For a fundamental, value-oriented investor, we are reasonably active in the management of our portfolio names.  This is by design, and on purpose.  With a concentrated, best-ideas-only portfolio, it is imperative that we shed any anchoring biases and constantly challenge our theses.  This leads to idea and portfolio turnover.  

So too does our insistence on focusing on the negative aspects of any investment case.  If we see our sell cases for our favourite long ideas start to strengthen (or buy cases start to weaken) we lose conviction, and this brings expected returns lower.

In this framework, we are attempting to mitigate the behavioural bias that grips us all when faced with positions where the story has changed.  As Daniel Kahneman and Amos Tversky pointed out, loss-aversion can lead to silly, and sometimes terrible, decision-making.  We’ve thus tried to develop a firm culture which turns this behavioural weakness into a behavioural strength.

And this leads us to consider that turnover may not be as bad as everyone thinks it is.

benefits of turnover.png

Turnover can be good!

This philosophy of “best ideas”, and concentration within them, drives our continuous review of portfolio exposures as they relate to expected returns, which in turn are driven by a multitude of factors, not the least of which is our fundamental modelling of the firm’s financials. 

Stocks can move sharply higher or lower.  Sometimes this happens without any news other than Mr. Market waking up to a thesis (or overreacting to the wrong one).  When the price moves in this manner, it doesn’t change what the stock is worth. Consequently, the security’s expected return changes.  If the drop or increase in expected return is so pronounced that other, portfolio positions subsequently offer lower or higher expected returns, it is incumbent upon us to re-allocate that capital as nimbly and optimally as possible.[1]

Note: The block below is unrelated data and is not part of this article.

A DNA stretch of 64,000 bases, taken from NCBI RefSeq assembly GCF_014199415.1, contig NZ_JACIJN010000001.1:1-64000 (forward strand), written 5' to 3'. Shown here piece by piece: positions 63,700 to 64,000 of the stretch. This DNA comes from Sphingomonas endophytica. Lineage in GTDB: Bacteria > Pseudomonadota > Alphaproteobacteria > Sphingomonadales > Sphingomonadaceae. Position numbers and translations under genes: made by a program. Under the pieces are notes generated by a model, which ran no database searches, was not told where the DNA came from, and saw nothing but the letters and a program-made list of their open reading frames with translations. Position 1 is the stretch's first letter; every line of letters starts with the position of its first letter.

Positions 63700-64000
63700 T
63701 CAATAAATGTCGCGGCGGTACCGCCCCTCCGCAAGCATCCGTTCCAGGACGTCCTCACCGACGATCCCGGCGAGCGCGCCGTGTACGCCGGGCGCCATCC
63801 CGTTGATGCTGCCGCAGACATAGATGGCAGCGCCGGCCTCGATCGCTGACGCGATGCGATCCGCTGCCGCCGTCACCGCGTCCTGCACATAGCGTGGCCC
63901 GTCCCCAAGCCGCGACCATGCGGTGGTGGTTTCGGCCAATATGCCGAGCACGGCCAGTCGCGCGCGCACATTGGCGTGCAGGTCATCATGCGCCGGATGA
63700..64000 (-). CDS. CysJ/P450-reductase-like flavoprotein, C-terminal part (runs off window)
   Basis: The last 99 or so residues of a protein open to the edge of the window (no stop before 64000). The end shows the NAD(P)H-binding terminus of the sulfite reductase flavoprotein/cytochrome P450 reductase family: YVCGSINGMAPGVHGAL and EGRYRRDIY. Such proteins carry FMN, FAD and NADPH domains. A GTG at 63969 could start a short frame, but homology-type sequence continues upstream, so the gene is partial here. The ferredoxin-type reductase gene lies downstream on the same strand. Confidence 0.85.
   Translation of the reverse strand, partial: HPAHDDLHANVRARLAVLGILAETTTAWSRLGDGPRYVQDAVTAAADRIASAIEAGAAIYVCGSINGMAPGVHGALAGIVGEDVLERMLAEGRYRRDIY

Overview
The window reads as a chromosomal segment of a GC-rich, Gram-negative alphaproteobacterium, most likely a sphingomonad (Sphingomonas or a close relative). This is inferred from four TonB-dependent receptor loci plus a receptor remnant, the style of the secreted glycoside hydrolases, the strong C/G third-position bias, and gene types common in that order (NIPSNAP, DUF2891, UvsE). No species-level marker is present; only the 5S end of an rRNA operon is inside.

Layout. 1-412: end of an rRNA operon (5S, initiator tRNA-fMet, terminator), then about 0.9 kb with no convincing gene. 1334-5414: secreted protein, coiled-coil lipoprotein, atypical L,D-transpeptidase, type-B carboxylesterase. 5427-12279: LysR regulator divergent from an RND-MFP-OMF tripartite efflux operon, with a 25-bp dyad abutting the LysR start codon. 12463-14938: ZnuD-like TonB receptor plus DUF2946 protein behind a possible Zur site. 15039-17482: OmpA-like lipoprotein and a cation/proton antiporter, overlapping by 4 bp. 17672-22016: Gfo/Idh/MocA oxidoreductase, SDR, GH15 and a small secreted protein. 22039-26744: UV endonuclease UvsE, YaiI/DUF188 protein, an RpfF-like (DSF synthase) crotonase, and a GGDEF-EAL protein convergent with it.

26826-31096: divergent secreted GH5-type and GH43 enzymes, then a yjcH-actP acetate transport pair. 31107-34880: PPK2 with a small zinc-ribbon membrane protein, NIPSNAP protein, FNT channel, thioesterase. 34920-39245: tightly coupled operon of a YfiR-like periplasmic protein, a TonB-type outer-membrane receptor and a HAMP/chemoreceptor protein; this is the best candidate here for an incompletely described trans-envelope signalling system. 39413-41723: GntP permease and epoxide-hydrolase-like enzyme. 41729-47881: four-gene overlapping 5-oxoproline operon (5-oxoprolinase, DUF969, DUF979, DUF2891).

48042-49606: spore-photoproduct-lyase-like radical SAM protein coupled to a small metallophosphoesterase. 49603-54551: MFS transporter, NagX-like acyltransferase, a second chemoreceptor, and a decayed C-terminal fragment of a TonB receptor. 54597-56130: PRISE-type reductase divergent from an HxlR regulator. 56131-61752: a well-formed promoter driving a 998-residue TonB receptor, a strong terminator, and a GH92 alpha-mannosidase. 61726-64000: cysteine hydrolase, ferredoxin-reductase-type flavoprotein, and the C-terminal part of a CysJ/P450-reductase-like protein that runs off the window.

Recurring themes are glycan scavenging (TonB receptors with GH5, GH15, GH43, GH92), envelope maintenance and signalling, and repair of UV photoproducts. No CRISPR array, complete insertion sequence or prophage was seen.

But What About Transaction Costs?

There is a general view that trading and transaction costs are bad.  They are indeed bad if they don’t add value.  That said, even if the value from trading is merely a breakeven pursuit after commissions and bid-offer spreads, then there is a debate to be had.  Does our familiarity with the companies become stronger when we never ignore them?  I know it may be the antithesis of long-term buy-and-hold investing, but is it possible, if not likely, that staying on top of every relevant metric can improve our overall knowledge of the firm?

Moreover, turnover isn’t what it used to beConventional anti-turnover wisdom is based on a narrative when everyone was paying five cents a share to trade stocks.  Today, institutional investors may pay 1-2 basis points to trade electronically.  For a stock that trades at €15, we’ll pay one-fifth of one cent in commission, plus two-fifths of a cent bid-offer spread.  That’s €0.006 per share, which is maybe a small price to pay to debias ourselves, and one that might have a positive expected return if we do it well!  Our next post will show how to measure that impact.

[1] And this is how we do that: https://www.albertbridgecapital.com/drew-views/2019/5/23/woody-was-right



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